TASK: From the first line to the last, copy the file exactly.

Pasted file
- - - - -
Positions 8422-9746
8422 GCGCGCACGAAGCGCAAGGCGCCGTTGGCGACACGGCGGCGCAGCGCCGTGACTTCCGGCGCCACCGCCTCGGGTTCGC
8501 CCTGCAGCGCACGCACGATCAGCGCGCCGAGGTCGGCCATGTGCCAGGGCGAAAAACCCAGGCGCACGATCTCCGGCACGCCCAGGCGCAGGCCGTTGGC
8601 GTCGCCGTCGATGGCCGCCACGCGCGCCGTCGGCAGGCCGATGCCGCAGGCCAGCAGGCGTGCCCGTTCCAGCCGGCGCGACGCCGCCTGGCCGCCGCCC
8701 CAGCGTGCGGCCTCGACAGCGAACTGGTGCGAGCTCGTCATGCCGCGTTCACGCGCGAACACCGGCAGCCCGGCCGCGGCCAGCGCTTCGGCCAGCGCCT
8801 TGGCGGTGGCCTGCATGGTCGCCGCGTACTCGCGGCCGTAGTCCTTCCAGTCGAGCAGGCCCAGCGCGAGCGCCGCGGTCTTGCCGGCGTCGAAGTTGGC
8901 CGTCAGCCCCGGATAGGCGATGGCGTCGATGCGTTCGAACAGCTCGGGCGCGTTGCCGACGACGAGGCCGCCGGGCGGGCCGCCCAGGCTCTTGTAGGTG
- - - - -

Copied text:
Positions 8422-9746
8422 GCGCGCACGAAGCGCAAGGCGCCGTTGGCGACACGGCGGCGCAGCGCCGTGACTTCCGGCGCCACCGCCTCGGGTTCGC
8501 CCTGCAGCGCACGCACGATCAGCGCGCCGAGGTCGGCCATGTGCCAGGGCGAAAAACCCAGGCGCACGATCTCCGGCACGCCCAGGCGCAGGCCGTTGGC
8601 GTCGCCGTCGATGGCCGCCACGCGCGCCGTCGGCAGGCCGATGCCGCAGGCCAGCAGGCGTGCCCGTTCCAGCCGGCGCGACGCCGCCTGGCCGCCGCCC
8701 CAGCGTGCGGCCTCGACAGCGAACTGGTGCGAGCTCGTCATGCCGCGTTCACGCGCGAACACCGGCAGCCCGGCCGCGGCCAGCGCTTCGGCCAGCGCCT
8801 TGGCGGTGGCCTGCATGGTCGCCGCGTACTCGCGGCCGTAGTCCTTCCAGTCGAGCAGGCCCAGCGCGAGCGCCGCGGTCTTGCCGGCGTCGAAGTTGGC
8901 CGTCAGCCCCGGATAGGCGATGGCGTCGATGCGTTCGAACAGCTCGGGCGCGTTGCCGACGACGAGGCCGCCGGGCGGGCCGCCCAGGCTCTTGTAGGTG